2013 was as good. Not life-alteringly amazing. Not transcendentally awesome. But good. At the end of every year I wish that I’d done more, but honestly this one was solid, both in terms of professional and personal events. Some highlights:
Genetic hybrids, everywhere!
Earlier this month I attended a party with several college friends whom I don’t get to see very often. It was nice catching up with people and I had an entirely pleasant time, but this gathering was different than previous meetups of its type. This time, most of the attendees had brought something extra with them, and virtually every surface of the house we were in was covered in babies. Tons of babies. Babies were everywhere. Walking ones. Nonwalking ones. Loud ones. Sleeping ones. Recently (but especially in the past year) several of my friends have created genetic hybrids of themselves. At the shindig in question, this reality was highly apparent, and felt that I had to look before stepping, lest I trod on someone’s offspring.
Not present at the gathering was the infant closest to me, my baby niece. Earlier this year my little sister gave birth to a baby girl, instantly turning my parents into old people and my brothers and I into uncles.
I do not have children, and the idea of parenthood frightens me. My peers who are now parents seem to prioritize their children’s happiness above most other things, and as much as I appreciate love and compassion, I’m very scared of that level of implied self-abnegation. Devotion to a child seems to entail giving up your own life. I do not dislike children, and it is probable that I will have one or two of my own. However, I would like to be slightly more established before that happens, especially financially. Even though I’m thirty-three, I’m still much too chaotic ungrownuplike to be a dad. Or maybe that’s what I tell myself to justify my continued nonreproduction.
I did on-the-street interviews. With street people.
Of all of the writing I did this year I was most proud of my September 25 Mercury feature where I interviewed panhandlers about their income, spending, and lifestyle habits. It was a difficult piece to research, and I learned a good deal about homelessness, poverty, and what daily life is like for people struggling with it. I would like to think that I have more empathy and understanding for poor people now than I did at the start of the year, and now more than ever I realize that the poor people are not a problem. Poverty is a problem. That important distinction seems avoided all too often.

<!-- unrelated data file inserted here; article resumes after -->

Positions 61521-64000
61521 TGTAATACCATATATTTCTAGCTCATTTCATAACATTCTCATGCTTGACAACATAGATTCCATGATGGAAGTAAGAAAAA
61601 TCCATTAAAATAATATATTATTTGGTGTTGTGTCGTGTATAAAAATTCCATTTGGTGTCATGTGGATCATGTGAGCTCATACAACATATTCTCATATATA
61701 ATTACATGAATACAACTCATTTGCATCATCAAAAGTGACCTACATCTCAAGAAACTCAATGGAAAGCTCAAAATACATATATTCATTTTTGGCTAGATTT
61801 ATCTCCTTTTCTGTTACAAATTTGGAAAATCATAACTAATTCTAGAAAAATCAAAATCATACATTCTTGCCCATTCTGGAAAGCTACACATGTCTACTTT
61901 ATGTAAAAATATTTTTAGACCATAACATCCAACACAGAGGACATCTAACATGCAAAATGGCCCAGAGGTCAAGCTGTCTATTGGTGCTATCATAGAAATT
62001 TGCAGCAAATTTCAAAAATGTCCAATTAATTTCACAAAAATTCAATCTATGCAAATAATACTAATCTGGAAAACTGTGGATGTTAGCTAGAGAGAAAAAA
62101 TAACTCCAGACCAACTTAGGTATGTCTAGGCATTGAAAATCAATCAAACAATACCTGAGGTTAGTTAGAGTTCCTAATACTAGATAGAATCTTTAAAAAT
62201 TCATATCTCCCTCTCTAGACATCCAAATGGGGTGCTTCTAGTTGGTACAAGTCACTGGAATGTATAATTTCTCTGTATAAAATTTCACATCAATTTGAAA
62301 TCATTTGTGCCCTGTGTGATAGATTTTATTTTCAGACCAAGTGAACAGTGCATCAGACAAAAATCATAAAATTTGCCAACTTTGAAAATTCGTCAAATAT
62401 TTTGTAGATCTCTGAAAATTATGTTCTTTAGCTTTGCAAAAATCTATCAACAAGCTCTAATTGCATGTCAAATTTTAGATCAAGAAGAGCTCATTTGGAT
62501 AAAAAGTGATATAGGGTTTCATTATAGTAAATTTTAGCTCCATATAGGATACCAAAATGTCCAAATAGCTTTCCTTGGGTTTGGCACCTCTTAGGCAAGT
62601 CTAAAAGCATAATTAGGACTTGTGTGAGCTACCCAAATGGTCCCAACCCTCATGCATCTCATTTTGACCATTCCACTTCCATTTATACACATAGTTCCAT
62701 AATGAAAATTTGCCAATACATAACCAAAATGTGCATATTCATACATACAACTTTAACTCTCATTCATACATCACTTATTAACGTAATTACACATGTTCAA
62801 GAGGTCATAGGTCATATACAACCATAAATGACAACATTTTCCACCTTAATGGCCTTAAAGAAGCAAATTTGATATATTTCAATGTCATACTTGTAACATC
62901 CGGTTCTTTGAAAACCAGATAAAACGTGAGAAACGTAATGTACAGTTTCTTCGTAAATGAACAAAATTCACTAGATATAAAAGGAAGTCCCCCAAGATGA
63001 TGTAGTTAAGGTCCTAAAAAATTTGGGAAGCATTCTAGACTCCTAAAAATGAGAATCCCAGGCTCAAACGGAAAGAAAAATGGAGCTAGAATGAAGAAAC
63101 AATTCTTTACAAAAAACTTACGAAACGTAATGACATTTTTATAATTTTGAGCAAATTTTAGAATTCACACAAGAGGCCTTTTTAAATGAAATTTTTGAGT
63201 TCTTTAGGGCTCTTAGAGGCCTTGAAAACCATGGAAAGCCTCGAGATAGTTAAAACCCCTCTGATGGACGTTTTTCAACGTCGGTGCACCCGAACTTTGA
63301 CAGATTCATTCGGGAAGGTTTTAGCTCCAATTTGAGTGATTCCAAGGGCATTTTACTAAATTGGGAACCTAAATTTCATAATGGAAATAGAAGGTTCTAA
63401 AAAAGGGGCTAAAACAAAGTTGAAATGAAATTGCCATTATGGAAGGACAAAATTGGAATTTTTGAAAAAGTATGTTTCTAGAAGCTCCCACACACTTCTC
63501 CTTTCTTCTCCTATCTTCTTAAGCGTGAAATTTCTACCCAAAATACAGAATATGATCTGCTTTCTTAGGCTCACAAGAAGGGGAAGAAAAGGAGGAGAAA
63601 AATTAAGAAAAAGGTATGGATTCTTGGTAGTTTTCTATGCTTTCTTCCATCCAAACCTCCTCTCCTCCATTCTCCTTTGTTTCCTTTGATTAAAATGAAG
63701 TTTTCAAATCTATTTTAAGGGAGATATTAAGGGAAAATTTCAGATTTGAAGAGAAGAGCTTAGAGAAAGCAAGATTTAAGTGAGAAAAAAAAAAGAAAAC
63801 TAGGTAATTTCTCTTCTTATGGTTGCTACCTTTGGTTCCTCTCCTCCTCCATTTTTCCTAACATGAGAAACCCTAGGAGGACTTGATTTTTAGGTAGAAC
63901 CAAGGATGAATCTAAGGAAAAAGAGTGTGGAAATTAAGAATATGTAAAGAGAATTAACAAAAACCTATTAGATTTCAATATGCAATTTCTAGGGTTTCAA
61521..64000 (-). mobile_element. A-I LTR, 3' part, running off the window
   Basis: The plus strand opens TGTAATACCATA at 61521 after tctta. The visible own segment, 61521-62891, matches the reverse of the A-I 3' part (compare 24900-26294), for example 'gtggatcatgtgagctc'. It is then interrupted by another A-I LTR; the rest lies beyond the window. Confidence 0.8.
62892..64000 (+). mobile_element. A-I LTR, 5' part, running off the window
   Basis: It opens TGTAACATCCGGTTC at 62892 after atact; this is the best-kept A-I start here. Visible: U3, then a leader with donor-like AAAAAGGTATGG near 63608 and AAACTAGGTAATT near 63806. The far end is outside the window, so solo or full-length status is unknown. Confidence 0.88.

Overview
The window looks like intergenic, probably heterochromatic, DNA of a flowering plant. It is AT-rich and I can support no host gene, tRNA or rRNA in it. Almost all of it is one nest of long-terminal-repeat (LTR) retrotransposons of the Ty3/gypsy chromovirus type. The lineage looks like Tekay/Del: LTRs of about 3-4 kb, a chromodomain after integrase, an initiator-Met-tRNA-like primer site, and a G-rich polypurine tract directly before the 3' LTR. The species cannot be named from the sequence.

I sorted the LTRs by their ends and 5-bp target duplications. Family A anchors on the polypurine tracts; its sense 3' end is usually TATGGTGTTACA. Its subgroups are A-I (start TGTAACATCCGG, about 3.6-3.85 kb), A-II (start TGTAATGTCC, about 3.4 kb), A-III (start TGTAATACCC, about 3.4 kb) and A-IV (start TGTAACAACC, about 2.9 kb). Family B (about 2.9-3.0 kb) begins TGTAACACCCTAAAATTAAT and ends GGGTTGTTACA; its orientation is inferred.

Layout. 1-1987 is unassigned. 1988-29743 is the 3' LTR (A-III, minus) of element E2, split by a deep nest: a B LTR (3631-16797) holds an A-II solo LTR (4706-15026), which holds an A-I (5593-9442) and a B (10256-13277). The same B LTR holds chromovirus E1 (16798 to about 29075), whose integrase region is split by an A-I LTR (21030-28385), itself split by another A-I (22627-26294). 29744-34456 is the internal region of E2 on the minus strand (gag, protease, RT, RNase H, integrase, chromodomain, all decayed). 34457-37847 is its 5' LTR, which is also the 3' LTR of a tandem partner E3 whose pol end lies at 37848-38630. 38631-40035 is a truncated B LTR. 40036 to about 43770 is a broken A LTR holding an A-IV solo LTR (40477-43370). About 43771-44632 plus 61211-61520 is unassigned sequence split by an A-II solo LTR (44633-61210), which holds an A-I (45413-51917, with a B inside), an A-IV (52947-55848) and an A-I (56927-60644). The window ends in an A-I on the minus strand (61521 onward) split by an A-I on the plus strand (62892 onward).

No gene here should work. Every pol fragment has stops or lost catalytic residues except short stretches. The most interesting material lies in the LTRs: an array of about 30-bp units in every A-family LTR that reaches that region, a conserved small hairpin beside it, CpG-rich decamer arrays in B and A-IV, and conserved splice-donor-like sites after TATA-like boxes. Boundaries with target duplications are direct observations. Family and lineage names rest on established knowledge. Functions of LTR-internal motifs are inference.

Probably my second favorite thing from this year was a piece way back in January about Portland’s street grid. Portland’s street platting was a nerdy obsession of mine, and I was pleased that my editors allowed me to spend 2,000 words of newsprint on it.
I yelled at people in bars. And at a game convention. And over the Internet.
I talk to people for a living. During my day job as a tour guide I dazzle visitors to Portland with interesting local facts, like how Portland was incorporated in 1851. Wasn’t that interesting? Yes it was. Now tip me. I’ve gotten very good at this whole “research a thing and then talk about it” deal, and I now have a regular gig as part of Stumptown Stories, a lecture series that focuses primarily on Portland and Oregon history. This past year I’ve done lectures on unsolved crimes, local booze, bad mayors, cool buildings, and labor agitators. In October I got to be a guest at the Portand Retro Gaming Expo to talk about Polybius (our fair city’s mythical killer video game), and I’m attempting to run a general-interest trivia podcast. That last project needs a bit more attention, but on the whole public speaking for fun and profit is going decently well.
Pain! Gain! Feeling of the burn!
My relationship with exercise has been a spotty one. I was a distance runner back in high school, did fencing and aikido in college, and I ride my bike every day, but I’ve never been all that obsessive or orderly about taking care of the hair-strewn meat robot that is my body. As of this year, though, I live with an amazonian kung-fu roller derby badass ninja woman who could kill me with her pinkie (I love you, Sarah!) and a bit of her enthusiasm for exercise has rubbed off on me. Because of Sarah I’ve been running, working out, and doing Healthy Person Things on a regular basis. This past September we did the Warrior Dash (which was a lot of fun, though not as difficult as it’s billed to be) and we’ll likely do some ridiculous fitness event again next year.
Exercise is not unpleasant. In fact, I’ve come to sort of enjoy the pain and aches that come with it. It is a good pain. It’s a pain that says “I accomplished something and am superficially similar to the Incredible Hulk.”
Sin! I live in it now.
Lastly, I moved in with my girlfriend Sarah this year. I was scared to do it. The only other time I’ve lived with a partner, it did not go well, and I was worried that if Sarah and I had to see each other on a regular basis we’d just start resenting each other and get bored. At the time, we’d been together for just over two very good years, and I was worried that cohabitation would make us boring. That has not happened. At all. In fact, living with her has been way better than what we had before insofar as we now don’t have to worry about the various logistics that come with dividing your time between two residences. Of everything that’s happened this year, moving in with someone I love has easily been the best development. Sarah, this past year with you has been wonderful. Here’s to many, many more.